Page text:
ROW 4: HDC with White in the first 4 stitches and pull through with Peach on the 4th stitch.  *HDC with Peach in the next 8 stitches.  Pull through with White on the 8th stitch.  HDC with White in the next 8 stitches, and pull through with Peach on the 8th stitch.*  Repeat ** to end of row until you end with 4 HDCs in White.  Chain 2 and turn.

ROWS 5 and 6: Repeat Row 4.

ROW 7: HDC with White in the first 2 stitches and pull through with Peach on the 2nd stitch.  *HDC with Peach in the next 12 stitches.  Pull through with White on the 12th stitch.  HDC with White in the next 4 stitches, and pull through with Peach on the 4th stitch.*  Repeat ** to end of row until you end with 2 HDCs in White.  Chain 2 and turn.

ROW 8 and 9: Repeat Row 7.  On the last stitch of Row 9, pull through with Peach before you chain 2 and turn.

ROW 10, 11, and 12: Work 3 rows of HDC in Peach.  (Since there are no color transitions on these rows, I chose to not carry the White behind, so I cut the White at the end of Row 9.)  On the last stitch of Row 12, pull through with White before you chain 2 and turn.

ROW 13, 14 and 15: Repeat Row 7.

ROW 16, 17, and 18: Repeat Row 4.

ROW 19, 20, and 21: Repeat Row 2.

At this point, you should have your first set of diamonds complete.  The last block of your diamond doubles as the first block of your next diamond, so now you will repeat Rows 4 – 21 until you reach your desired length.  I stopped when I had five completed diamond rows and I finished with one row of HDC in White to match the White starting chain on the other end.

Crochet Block Diamond Blanket

And that’s it! I know that the counting can seem daunting on paper, but once you complete your first set of diamonds, you will simply be repeating the increasing and decreasing rows to form the diamonds.

In case you are more of a visual learner, here is a graph to show you the counting pattern.  Click here or click the picture for the printable PDF):

 

Crochet Block Diamond BlanketSomething that also helped me was to remember that every time you are increasing or decreasing a color block, you are either increasing by four or decreasing by four, so you will have either two less or two more stitches on each side.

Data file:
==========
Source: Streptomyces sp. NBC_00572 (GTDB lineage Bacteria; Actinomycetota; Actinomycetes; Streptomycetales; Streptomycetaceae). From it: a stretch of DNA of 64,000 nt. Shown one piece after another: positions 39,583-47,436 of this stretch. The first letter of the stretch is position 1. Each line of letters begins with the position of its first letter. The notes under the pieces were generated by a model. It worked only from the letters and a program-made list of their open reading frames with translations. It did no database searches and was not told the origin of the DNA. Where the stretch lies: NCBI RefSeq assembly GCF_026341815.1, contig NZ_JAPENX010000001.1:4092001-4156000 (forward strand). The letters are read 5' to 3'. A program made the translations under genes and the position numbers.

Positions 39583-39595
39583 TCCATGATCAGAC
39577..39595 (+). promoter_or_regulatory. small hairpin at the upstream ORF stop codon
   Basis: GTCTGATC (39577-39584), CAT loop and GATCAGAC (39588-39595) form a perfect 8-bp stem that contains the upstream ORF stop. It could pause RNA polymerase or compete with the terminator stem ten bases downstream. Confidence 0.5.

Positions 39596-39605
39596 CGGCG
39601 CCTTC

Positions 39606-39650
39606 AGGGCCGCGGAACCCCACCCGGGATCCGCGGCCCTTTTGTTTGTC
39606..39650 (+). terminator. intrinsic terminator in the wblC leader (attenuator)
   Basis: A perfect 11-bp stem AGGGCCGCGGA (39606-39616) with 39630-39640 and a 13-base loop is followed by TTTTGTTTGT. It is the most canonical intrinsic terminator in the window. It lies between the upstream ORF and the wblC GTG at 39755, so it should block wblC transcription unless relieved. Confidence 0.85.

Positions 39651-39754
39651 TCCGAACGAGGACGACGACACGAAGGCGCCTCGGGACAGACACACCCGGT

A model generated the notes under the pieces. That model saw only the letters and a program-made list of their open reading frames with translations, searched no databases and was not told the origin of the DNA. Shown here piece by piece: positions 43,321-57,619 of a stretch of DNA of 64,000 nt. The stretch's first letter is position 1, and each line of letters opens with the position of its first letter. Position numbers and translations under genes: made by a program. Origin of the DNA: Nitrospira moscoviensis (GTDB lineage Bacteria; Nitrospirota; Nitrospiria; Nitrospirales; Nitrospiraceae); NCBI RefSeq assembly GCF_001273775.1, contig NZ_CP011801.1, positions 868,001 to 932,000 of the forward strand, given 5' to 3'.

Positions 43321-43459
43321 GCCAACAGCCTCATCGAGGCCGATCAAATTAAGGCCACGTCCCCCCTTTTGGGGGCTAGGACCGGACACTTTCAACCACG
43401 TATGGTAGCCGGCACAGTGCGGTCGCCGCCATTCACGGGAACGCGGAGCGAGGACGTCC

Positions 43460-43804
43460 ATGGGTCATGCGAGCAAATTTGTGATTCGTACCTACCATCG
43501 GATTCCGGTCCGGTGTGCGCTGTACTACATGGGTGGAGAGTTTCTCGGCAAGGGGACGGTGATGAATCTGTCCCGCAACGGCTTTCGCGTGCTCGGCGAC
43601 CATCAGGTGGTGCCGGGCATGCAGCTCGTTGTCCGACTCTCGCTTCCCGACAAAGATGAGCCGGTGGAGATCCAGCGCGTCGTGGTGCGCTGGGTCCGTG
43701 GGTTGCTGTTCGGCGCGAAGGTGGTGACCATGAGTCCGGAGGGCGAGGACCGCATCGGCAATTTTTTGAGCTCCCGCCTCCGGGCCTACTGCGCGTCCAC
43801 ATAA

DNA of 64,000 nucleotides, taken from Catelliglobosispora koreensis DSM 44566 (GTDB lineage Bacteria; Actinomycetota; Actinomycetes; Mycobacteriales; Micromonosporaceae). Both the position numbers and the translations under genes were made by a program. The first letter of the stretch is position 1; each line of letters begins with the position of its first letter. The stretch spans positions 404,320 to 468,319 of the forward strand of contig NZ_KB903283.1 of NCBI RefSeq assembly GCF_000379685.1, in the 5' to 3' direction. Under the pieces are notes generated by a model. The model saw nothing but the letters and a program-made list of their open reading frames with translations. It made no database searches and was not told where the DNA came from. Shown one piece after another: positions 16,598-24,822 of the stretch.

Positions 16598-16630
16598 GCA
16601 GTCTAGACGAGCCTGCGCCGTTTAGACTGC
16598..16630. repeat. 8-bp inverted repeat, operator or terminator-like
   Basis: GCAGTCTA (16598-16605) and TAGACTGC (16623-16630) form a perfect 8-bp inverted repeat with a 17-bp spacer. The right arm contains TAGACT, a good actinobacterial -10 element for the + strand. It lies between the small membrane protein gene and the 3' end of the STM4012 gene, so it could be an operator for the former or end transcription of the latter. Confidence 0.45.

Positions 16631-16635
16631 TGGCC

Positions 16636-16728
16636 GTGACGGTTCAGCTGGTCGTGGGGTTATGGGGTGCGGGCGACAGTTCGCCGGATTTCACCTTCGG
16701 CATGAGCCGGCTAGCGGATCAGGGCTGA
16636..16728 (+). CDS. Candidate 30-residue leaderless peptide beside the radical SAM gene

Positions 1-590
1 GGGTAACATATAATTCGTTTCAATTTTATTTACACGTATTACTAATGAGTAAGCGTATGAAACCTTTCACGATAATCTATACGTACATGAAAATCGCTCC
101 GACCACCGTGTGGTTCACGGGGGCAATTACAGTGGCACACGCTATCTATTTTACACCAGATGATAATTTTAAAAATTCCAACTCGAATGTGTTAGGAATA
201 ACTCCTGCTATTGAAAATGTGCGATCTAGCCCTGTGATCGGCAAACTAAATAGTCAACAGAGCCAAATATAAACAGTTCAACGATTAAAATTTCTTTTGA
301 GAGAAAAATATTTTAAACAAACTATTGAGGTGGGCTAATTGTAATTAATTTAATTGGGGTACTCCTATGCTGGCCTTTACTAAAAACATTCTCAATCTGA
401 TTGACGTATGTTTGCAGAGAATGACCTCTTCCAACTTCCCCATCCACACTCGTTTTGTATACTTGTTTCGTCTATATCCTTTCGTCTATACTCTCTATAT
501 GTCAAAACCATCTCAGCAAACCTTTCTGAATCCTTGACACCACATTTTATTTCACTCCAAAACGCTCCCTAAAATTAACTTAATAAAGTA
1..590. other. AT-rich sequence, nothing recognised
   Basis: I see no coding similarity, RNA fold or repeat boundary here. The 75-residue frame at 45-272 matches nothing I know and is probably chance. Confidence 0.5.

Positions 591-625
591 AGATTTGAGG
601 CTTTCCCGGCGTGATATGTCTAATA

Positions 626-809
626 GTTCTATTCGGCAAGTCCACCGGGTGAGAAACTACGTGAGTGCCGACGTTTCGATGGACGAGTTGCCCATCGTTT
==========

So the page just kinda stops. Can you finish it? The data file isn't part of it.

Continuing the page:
After I finished the blanket, I wove in my ends with a tapestry needle.  Then I worked one round of half double crochet around the edge to give the sides a more finished look, working HDC, Chain 1, HDC into each corner.

Crochet Block Diamond Blanket

Tassels

For the tassels, I used the same simple method that I used in my Diamond Berry Stitch Blanket.

Supplies:  A small notebook (the one I used is about 6 in. x 4in.), Scissors, Yarn

Crochet Diamond Berry Stitch Blanket - Daisy Farm Crafts Free Crochet Pattern

Wrap a piece of yarn around the notebook horizontally.  Then cut the yarn in half.

Crochet Diamond Berry Stitch Blanket - Daisy Farm Crafts Free Crochet Pattern

Take three to four pieces of yarn (depending on how thick you want your tassels; for this blanket I used four) and fold them in half.  Insert the folded end into the chain space above the last row of single crochet.  You can use your fingers or a large crochet hook to do this.

Crochet Diamond Berry Stitch Blanket - Daisy Farm Crafts Free Crochet Pattern

Pull the ends through the loop…

Crochet Diamond Berry Stitch Blanket - Daisy Farm Crafts Free Crochet Pattern

And pull tight to make a knot.

Crochet Diamond Berry Stitch Blanket - Daisy Farm Crafts Free Crochet Pattern

And that’s it! For the block diamond blanket, I spaced the tassels out every three stitches, but you can space yours out however you desire.  You can also make the tassels longer by using a bigger notebook, or trim them down if you want them to be shorter.

 

Thank you so much for coming to see this pattern, I hope you enjoy making this blanket! When you’re finished with your project please share a picture with us on the Daisy Farm Crafts Facebook wall or on Instagram using #daisyfarmcrafts! We’d love to see your creativity!

Happy Crocheting!

xo, Hannah